Roku 2 doubles as a casual gaming console with Wii-like remote, $99.99

Roku is transforming from a mere content streaming set-top box to a platform for casual games with the launch of Roku 2. Will it pose a threat to the more expensive video game consoles like the Nintendo Wii?
Written by Gloria Sin, Inactive

Roku just launched Roku 2, which offers three different models of the content streaming box (HD, XD and XS), but only the XS comes with a Roku Game Remote as well as a free copy of Rovio's Angry Birds. All three can access the Angry Birds channel (and other upcoming casual games) though you would need to purchase the hybrid game-controller-remote separately if you get the HD or the XD.

All Roku 2s share the same glossy, black exterior that is slightly smaller than the Apple TV box (at 3.3" x 3.3" x 0.9"), and comes equipped with a microSD card slot, HDMI port, Bluetooth and Wi-Fi connectivity. You can tell them apart by the model name on top, the different components they sport and their price:

  • HD: The HD is the cheapest option at $59.99 because it offers the most basic capabilities. It only supports 720p HD video, has no Ethernet or USB port, and comes with a basic Roku IR remote.
  • XD: For $79.99, the XD will support 1080p HD video playback but shares the same hardware as the HD.
  • XS: At $99.99, the XS is the most expensive of the three Roku 2s but it is also the best equipped. It has an Ethernet port and a USB 2.0 port, as well as the Game Remote (pictured below).

The Roku Game Remote is arguably the most exciting part of the Roku 2 because it transforms the set-top box from a mere content streamer to a casual gaming console. According to Roku CEO Anthony Wood, he's aiming to offer "games [for the Roku 2] in the $5 range rather than $30 range."

Not only does the Game Remote look like a Wii-mote, it also works just like one as it has built-in motion sensors, allowing you to flick your wrist to launch birds across your TV. It pairs with the Roku 2 box via Bluetooth rather than IR, which means as long as you are within Bluetooth range of the box, you can technically still control your game. (Though it would probably be wise to see what you're doing on-screen before making a move.)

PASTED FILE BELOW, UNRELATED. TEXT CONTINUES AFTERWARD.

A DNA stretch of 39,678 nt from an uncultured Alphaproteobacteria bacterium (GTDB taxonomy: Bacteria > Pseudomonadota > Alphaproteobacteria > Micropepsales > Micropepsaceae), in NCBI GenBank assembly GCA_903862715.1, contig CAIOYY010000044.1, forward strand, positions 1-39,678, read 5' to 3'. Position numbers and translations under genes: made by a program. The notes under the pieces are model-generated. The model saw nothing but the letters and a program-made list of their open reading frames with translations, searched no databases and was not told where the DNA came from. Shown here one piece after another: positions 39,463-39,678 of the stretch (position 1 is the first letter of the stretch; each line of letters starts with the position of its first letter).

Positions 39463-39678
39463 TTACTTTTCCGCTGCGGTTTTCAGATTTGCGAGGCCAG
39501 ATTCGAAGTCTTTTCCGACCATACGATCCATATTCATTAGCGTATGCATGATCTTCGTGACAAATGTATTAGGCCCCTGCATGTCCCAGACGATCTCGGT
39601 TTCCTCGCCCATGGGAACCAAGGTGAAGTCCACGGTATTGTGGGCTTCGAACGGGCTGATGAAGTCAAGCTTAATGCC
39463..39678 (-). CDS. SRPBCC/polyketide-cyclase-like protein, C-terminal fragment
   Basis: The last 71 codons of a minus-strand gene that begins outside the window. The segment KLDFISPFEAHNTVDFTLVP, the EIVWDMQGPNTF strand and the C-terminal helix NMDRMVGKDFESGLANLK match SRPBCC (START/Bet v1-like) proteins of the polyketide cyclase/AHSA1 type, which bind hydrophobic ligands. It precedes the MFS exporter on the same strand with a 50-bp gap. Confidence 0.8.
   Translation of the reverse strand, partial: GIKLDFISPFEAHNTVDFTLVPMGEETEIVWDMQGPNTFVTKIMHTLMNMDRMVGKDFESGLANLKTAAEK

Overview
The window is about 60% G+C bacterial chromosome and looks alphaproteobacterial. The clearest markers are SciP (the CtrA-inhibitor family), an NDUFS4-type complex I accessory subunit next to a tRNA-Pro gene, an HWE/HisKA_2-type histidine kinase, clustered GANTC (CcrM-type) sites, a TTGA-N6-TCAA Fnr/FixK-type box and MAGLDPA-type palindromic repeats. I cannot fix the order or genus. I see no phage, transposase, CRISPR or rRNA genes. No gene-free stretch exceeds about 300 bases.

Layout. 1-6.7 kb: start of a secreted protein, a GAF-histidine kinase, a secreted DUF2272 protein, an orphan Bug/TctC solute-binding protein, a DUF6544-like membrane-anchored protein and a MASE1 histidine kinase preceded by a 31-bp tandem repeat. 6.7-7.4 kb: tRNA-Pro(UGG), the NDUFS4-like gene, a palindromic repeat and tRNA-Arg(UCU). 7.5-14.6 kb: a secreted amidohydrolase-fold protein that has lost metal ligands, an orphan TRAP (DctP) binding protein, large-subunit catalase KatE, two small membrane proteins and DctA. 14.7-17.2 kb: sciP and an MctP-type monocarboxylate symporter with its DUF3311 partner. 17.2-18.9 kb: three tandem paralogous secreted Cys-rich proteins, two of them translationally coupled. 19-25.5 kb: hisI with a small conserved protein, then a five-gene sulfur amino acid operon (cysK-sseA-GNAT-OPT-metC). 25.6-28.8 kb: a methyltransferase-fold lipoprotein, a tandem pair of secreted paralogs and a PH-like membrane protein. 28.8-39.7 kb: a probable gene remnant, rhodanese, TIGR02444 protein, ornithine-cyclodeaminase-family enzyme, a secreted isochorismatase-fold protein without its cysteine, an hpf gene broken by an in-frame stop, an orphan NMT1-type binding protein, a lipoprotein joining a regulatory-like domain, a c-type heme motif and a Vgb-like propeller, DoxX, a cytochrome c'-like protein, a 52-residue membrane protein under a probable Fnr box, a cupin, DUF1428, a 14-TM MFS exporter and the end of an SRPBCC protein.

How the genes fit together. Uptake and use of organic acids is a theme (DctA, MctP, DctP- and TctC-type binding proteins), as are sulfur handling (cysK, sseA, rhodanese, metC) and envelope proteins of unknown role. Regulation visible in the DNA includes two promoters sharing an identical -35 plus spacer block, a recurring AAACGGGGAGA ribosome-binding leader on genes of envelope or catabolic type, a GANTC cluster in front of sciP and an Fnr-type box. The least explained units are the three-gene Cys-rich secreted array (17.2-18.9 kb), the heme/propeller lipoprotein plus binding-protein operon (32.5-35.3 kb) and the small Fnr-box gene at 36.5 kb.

When you're not playing Angry Birds, the Game Remote helps you navigate Roku's 300-plus channels -- from Netflix, the Mormon Channel to CNET (our sister site, also owned by CBSi). The company introduces new channels every week; Facebook, EPIX, Major League Soocer, AOL HD and FOXNews.com are some of the new ones that are launching with the Roku 2. Roku is also in talks with "major casual game publishers" to bring about more games to the platform after the second-gen boxes are released, said Wood.

I got a chance to see the Roku 2 XS in action last week and was impressed by how the palm-sized device can do so much and for such a low price. At $99.99, the XS actually is close to the same price as the OnLive cloud-based gaming system, but Roku 2 offers access to more free entertainment content than just games. The Apple TV is also similarly priced but the XS offers higher quality HD playback at 1080p and a game-ready remote out-of-box. While I'm skeptical that people will be buying a Roku 2 just so they can play Angry Birds on TV, they would probably play every now and then, in-between Netflix or Hulu Plus marathon sessions. So the potential for the Roku 2 to develop as a platform for casual games is there, and I wonder what effects it would have on the more expensive gaming platforms like Nintendo.

The new Roku 2s will be hitting stores by the end of July. You should be able to find them at Amazon, Best Buy, Fry's and RadioShack, as well as Roku.com. If you're looking to buy just the Roku Game Remote, you need to order direct from Roku. which is bundling the device with a 2 GB SD card for $29.99.

[Source: The Official Roku Blog, Roku press release, Apple, OnLive, BusinessWire]


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